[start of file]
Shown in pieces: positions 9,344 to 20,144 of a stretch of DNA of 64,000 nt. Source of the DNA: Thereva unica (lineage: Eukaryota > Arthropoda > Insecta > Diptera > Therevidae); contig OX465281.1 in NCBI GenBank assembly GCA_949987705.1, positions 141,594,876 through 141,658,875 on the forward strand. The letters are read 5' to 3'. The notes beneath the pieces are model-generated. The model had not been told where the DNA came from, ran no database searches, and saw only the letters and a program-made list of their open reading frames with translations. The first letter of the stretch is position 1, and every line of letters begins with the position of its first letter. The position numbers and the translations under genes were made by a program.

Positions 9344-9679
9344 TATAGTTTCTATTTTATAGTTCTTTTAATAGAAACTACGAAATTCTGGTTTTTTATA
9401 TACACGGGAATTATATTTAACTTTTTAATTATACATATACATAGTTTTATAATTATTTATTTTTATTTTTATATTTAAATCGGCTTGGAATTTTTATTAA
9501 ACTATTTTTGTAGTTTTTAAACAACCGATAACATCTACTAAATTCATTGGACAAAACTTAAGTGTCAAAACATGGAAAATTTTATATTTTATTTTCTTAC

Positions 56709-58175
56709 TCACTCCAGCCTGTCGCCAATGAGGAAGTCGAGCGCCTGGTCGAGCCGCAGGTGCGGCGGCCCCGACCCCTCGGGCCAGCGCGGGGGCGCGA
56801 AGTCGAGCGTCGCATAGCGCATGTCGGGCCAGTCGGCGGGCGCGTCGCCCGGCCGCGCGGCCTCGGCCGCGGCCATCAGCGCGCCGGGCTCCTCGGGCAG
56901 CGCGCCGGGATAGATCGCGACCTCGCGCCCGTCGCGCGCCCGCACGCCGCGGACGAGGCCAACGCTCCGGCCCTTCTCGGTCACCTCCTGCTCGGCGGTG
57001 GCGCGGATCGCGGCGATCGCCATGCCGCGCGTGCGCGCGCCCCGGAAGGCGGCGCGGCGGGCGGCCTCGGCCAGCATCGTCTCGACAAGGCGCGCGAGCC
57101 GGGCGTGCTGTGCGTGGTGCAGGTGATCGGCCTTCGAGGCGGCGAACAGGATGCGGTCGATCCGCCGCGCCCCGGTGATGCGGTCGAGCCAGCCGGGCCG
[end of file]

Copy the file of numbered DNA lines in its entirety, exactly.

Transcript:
Shown in pieces: positions 9,344 to 20,144 of a stretch of DNA of 64,000 nt. Source of the DNA: Thereva unica (lineage: Eukaryota > Arthropoda > Insecta > Diptera > Therevidae); contig OX465281.1 in NCBI GenBank assembly GCA_949987705.1, positions 141,594,876 through 141,658,875 on the forward strand. The letters are read 5' to 3'. The notes beneath the pieces are model-generated. The model had not been told where the DNA came from, ran no database searches, and saw only the letters and a program-made list of their open reading frames with translations. The first letter of the stretch is position 1, and every line of letters begins with the position of its first letter. The position numbers and the translations under genes were made by a program.

Positions 9344-9679
9344 TATAGTTTCTATTTTATAGTTCTTTTAATAGAAACTACGAAATTCTGGTTTTTTATA
9401 TACACGGGAATTATATTTAACTTTTTAATTATACATATACATAGTTTTATAATTATTTATTTTTATTTTTATATTTAAATCGGCTTGGAATTTTTATTAA
9501 ACTATTTTTGTAGTTTTTAAACAACCGATAACATCTACTAAATTCATTGGACAAAACTTAAGTGTCAAAACATGGAAAATTTTATATTTTATTTTCTTAC

Positions 56709-58175
56709 TCACTCCAGCCTGTCGCCAATGAGGAAGTCGAGCGCCTGGTCGAGCCGCAGGTGCGGCGGCCCCGACCCCTCGGGCCAGCGCGGGGGCGCGA
56801 AGTCGAGCGTCGCATAGCGCATGTCGGGCCAGTCGGCGGGCGCGTCGCCCGGCCGCGCGGCCTCGGCCGCGGCCATCAGCGCGCCGGGCTCCTCGGGCAG
56901 CGCGCCGGGATAGATCGCGACCTCGCGCCCGTCGCGCGCCCGCACGCCGCGGACGAGGCCAACGCTCCGGCCCTTCTCGGTCACCTCCTGCTCGGCGGTG
57001 GCGCGGATCGCGGCGATCGCCATGCCGCGCGTGCGCGCGCCCCGGAAGGCGGCGCGGCGGGCGGCCTCGGCCAGCATCGTCTCGACAAGGCGCGCGAGCC
57101 GGGCGTGCTGTGCGTGGTGCAGGTGATCGGCCTTCGAGGCGGCGAACAGGATGCGGTCGATCCGCCGCGCCCCGGTGATGCGGTCGAGCCAGCCGGGCCG